Thursday, October 1, 2009

"Moussaka"

I've never actually had "real" moussaka. I see it on menus at Greek restaurants, sure, but as I didn't grow up eating meat, I'm still not completely comfortable with trying foreign meat items on menus. Still, I love potatoes, especially in their mashed form, and I need a recommendation from SOMEONE, anyone, who knows where, in NY, I can get a good authentic moussaka.

Anyway, without knowing what moussaka is
supposed to taste like, I attempted low-ish fat, vegetarian moussaka tonight (hence the quotation marks in the title), with Voluptuous Vegan as a guide. Note, my rendition is NOT vegan, but I admire people who take the time to create entire menus of vegan cuisine. It can be quite tricky. My end result was remarkably tasty (ask my parents!), but I'm not sure it would actually qualify as moussaka if served to a blindfolded contestant asked to Name That Dish!

Regardless, for a filling but not-too-heavy meal with protein and veggies galore, check out below!

Vegetarian "Moussaka"

Here's how this is going to go. We're gonna end up assembling as a bottom layer eggplant, then a layer seitan/mushroom, then potatoes. Then layer zucchini, layer seitan/mushroom, then potatoes. Then a pour of bechamel, if using, and a heavy sprinkling of breadcrumbs. This is a good recipe to make when you have more than just your lonesome self cooking in the kitchen, because with a possible 5 separate jobs, each person can do something, and not get in each other's way.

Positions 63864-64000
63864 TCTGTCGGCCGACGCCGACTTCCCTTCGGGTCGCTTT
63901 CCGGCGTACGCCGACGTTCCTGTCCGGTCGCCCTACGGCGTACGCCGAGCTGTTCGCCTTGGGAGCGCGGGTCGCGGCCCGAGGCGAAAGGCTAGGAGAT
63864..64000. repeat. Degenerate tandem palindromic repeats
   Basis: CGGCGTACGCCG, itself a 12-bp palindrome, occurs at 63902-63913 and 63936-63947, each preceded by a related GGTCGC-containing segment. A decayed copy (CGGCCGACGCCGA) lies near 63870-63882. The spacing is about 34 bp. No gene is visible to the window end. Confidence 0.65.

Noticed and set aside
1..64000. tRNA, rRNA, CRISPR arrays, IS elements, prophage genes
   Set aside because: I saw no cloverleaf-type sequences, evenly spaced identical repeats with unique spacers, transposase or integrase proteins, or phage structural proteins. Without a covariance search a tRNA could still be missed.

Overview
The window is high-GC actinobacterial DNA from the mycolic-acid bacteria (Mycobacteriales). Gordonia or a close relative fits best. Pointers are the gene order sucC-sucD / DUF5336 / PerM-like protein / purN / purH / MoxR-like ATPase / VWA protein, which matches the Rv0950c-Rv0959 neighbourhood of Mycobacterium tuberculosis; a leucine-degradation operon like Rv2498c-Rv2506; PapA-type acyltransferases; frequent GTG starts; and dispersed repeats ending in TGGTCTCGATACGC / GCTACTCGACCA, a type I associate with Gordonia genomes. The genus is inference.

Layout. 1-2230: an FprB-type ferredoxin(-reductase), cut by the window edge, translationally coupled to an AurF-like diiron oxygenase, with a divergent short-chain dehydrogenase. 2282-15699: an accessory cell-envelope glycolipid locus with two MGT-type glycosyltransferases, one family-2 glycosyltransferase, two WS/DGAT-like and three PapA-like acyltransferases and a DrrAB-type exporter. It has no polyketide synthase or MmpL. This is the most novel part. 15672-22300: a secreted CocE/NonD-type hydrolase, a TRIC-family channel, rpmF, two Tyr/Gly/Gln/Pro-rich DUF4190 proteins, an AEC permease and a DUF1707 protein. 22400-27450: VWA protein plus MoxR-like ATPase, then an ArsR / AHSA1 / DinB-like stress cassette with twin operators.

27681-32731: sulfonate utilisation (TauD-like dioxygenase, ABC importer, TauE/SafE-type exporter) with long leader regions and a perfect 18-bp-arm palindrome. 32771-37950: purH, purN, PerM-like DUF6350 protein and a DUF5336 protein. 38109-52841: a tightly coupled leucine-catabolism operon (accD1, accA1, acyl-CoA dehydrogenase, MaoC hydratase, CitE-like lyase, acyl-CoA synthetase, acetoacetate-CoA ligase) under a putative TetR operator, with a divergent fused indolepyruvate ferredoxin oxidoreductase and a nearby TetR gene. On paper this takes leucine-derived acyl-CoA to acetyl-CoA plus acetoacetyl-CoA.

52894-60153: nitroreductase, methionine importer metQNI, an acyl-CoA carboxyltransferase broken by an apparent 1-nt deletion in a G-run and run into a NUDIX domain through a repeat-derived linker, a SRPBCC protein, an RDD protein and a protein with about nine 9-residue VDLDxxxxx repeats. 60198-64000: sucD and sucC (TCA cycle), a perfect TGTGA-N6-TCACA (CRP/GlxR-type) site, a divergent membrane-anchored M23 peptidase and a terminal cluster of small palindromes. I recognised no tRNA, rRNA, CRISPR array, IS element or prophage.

1st Job
1 lb baby eggplant, sliced lengthwise, 1/4" thick, salted (to remove bitterness) and placed in a colander to drain, for about 20 min
3 zucchinis, sliced lengthwise, 1/4" thick
salt
olive oil
pepper

2nd Job
5 small russet potatoes, washed but not peeled
1 c organic milk
scant 1/4 c olive oil
salt
white pepper
black pepper

3rd Job
8 oz "chicken style" seitan (or plain if you can't find chicken style)
2 destemmed portabello mushrooms
3/4 large onion, diced
5 cloves garlic, diced
pinch cinnamon
1 t cumin
15 oz can whole peeled plum tomatoes, chopped or squeezed by hand, juices reserved

(Optional 4th and 5th jobs)
breadcrumbs*

bechamel*

1. Ok. Job 1 is farely simple. Dab the wetness off the salted eggplant. Brush olive oil on the front and back of each slice. Do the same for the zucchini. Layer both (should fit together on one parchment-lined baking sheet) on pan, add sprinkle of salt and pepper. Cook in oven on 375 for 25 min. Set aside.

2. Job 2 is also quite easy, hands free. Wash your potatoes. Throw them in a pot of water. Bring to boil. Boil for about 30 min, or until soft. Drain water. Mash potatoes with 1 c milk, olive oil, and salt and peppers, to taste. Set aside.

3. Job 3 takes more effort. Begin to cook onion in oil in cast-iron skillet. Sautee until translucent. While onion cooks, pulse mushrooms and seitan to itty-bitty pieces i
n a food processor. Add this mixture to the onion, and sautee about 15 min. Add the rest of the ingredients under Job 3. Mixture will be quite liquidy to start. Cook on medium-high heat until most moisture has evaporated and mix has thickened, about 25 min.

Jobs 4+5 are optional, but tasty.
Breadcrumbs were made by food processing 3 old whole wheat pitas with some olive oil, 2 cloves garlic, and herbs de provence, yielding me about 2 c seasoned bread crumbs. 1 c was sprinkled on top of the last layer of potato, the other half is in a container in the freezer, for later.

Bechamel is also very optional. In fact, you can look up your own recipe or just ignore this step. I ended up using very very little of mine and, if anything, I think it only added moisture. If you think your dish will be dry, make you potatoes wetter, or something.

Assemble as directed above (funny instructions, I know), and bake at 350 for 30 min. Rest 10 min. Serve. Enjoy!

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